HWCA Heads of Workers’ Compensation Authorities
IDSA Industrial Deaths Support and Advocacy Inc
INSG Injured Nurses Support Group
LIV Law Institute of Victoria
MAV Municipal Association of Victoria
MBS Medical Benefits Schedule
MDT Multi-Disciplinary Team
MGA Master Grocers Australia
MUA Maritime Union of Australia
NAB National Australia Bank
NAL National Acoustic Laboratory
PAGE 4
ACCIDENT COMPENSATION ACT REVIEW FINAL REPORT
ABBREVIATIONS
NUW National Union of Workers
NZACC New Zealand Accident Compensation Commission
OHS Act Occupational Health and Safety Act 2004
OHS Occupational Health and Safety
OM Originating Motion
Panel Medical Panel
PETP Priority Education and Training Program
PIAWE Pre-injury average weekly earnings
PTSD Post traumatic stress disorder
PWC PricewaterhouseCoopers
RCSA Recruitment and Consulting Services Association
SCE Statistical case estimate
SDA Shop, Distributive & Allied Employers’ Association
SI Serious injury
SIAV Self Insurers Association of Victoria
SRC Act Safety, Rehabilitation and Compensation Act 1998
TA Act Transport Accident Act 1986
TAC Transport Accident Commission
TCFUA Textile Clothing and Footwear Union of Australia (Victoria Branch)
VACC Victorian Automobile Chamber of Commerce
VBIRA Victorian Brain Injury Recovery Association
VCAT Victorian Civil and Administrative Tribunal
VCEA Victorian Congress of Employer Associations
VECCI Victorian Employees’ Chamber of Commerce and Industry
VFF Victorian Farmers Federation
VIEU Victorian Independent Education Union
VTHC Victorian Trades Hall Council
VWA Victorian WorkCover Authority
WC Act Workers Compensation Act 1958
WIC Workplace Industry Classification
WOHC Workers’ Occupational Health Centre
WPI Whole person impairment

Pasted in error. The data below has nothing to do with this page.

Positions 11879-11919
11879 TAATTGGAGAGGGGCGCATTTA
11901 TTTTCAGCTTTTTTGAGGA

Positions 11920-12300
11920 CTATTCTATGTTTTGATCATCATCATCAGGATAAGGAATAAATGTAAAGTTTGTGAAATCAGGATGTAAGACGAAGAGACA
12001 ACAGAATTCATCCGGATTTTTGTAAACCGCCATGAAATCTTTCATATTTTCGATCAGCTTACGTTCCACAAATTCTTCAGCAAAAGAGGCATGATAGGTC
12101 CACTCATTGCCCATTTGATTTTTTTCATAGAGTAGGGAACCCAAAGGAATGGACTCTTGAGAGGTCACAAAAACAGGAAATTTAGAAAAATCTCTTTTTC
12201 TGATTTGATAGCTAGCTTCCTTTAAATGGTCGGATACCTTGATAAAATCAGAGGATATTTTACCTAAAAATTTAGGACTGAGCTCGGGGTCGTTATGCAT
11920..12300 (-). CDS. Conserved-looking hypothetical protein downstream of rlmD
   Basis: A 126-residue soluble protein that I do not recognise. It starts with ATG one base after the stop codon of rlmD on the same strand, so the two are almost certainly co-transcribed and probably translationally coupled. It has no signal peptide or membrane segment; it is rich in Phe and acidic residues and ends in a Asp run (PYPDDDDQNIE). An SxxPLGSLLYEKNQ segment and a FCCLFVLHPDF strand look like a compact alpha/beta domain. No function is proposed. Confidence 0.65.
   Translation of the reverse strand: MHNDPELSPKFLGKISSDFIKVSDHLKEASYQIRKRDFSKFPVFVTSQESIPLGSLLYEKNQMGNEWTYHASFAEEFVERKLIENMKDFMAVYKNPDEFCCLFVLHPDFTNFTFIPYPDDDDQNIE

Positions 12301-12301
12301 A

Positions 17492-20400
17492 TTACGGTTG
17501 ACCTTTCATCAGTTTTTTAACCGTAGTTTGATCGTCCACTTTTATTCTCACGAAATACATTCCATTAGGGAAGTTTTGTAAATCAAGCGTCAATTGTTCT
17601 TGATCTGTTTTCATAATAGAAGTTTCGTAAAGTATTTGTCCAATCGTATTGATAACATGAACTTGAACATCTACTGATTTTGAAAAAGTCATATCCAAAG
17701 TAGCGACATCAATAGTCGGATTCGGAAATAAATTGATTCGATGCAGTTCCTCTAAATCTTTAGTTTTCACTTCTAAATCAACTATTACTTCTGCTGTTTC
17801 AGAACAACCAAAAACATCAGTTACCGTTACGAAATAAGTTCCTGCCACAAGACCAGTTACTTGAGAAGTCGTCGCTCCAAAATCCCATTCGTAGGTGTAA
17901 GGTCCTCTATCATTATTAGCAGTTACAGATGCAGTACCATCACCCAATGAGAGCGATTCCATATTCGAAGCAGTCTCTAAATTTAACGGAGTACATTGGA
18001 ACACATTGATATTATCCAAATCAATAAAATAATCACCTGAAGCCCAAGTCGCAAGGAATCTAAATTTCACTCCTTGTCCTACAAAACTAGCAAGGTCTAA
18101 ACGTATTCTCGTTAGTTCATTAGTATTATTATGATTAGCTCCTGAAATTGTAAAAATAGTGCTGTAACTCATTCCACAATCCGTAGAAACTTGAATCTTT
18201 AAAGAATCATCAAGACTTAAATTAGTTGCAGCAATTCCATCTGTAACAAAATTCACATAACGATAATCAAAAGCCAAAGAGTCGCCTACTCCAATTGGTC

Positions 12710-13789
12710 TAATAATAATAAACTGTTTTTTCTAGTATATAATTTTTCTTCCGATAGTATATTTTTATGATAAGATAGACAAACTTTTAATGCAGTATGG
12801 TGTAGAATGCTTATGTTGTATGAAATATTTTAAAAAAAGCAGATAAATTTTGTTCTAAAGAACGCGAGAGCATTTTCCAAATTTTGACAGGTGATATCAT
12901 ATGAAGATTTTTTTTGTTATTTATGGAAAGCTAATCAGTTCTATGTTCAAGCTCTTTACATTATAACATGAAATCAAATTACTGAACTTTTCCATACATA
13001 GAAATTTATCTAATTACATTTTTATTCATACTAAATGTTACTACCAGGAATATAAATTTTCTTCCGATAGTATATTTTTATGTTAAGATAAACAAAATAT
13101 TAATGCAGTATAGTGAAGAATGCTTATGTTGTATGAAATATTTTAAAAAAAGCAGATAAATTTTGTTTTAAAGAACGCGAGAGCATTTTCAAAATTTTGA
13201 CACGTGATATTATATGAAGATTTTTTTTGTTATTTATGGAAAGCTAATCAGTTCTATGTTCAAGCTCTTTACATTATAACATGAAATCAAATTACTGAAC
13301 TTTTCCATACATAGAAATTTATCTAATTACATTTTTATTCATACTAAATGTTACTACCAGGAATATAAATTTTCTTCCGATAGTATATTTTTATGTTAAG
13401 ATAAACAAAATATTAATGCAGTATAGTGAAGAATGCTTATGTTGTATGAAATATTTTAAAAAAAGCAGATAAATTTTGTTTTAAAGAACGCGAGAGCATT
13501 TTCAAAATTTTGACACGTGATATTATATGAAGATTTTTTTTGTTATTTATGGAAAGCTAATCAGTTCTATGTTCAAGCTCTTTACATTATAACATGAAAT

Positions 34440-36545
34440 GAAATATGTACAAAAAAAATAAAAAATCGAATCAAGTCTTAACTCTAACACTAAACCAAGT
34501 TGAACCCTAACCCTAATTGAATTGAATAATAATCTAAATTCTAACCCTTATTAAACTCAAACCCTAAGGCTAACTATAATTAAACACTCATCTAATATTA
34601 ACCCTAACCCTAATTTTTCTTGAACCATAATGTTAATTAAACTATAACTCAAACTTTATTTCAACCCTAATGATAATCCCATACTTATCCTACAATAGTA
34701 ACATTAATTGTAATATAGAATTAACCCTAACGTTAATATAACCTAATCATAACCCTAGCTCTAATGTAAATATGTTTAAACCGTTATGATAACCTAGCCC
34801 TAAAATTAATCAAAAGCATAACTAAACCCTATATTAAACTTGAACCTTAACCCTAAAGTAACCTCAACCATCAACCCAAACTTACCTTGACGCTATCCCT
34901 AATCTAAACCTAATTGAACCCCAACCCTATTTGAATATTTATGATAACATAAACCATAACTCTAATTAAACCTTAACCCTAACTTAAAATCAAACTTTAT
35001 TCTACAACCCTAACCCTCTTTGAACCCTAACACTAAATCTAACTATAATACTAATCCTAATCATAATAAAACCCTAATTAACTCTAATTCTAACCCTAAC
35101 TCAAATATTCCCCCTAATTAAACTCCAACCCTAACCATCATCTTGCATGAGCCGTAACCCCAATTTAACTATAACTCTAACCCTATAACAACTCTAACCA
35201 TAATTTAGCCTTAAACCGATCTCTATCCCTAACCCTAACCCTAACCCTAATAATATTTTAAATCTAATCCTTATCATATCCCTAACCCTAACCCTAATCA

ACCIDENT COMPENSATION ACT REVIEW FINAL REPORT
ABBREVIATIONS
PAGE 5
ACCIDENT COMPENSATION ACT REVIEW FINAL REPORT
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INTRODUCTION
Areas for reform
A consultative review
Overview of the Victorian
WorkCover scheme
The way forward
1. On 10 December 2007, I was commissioned by the Minister for Finance, WorkCover and the
Transport Accident Commission, the Hon Tim Holding, to conduct an independent review of the
Accident Compensation Act 1985 (the AC Act) and associated legislation. My terms of reference
were to provide advice and recommendations in relation to:
• the need to provide fair and effective benefit and premium regimes, having regard to workers’
compensation schemes in other jurisdictions and the need to secure long-term positive
outcomes for injured workers;
• the fundamental need to protect the operational and financial viability of the scheme;
• identifying and resolving anomalies in the AC Act and in the operation of the scheme;
• improving employer and employee understanding of the AC Act;
• reducing the regulatory and administrative burden on employers, including through improved
alignment, where appropriate, with related administrative arrangements both within the State
of Victoria and with other jurisdictions; and
• improving the usability of the legislation through the removal of inoperative, irrelevant or
superfluous provisions.
How to read this report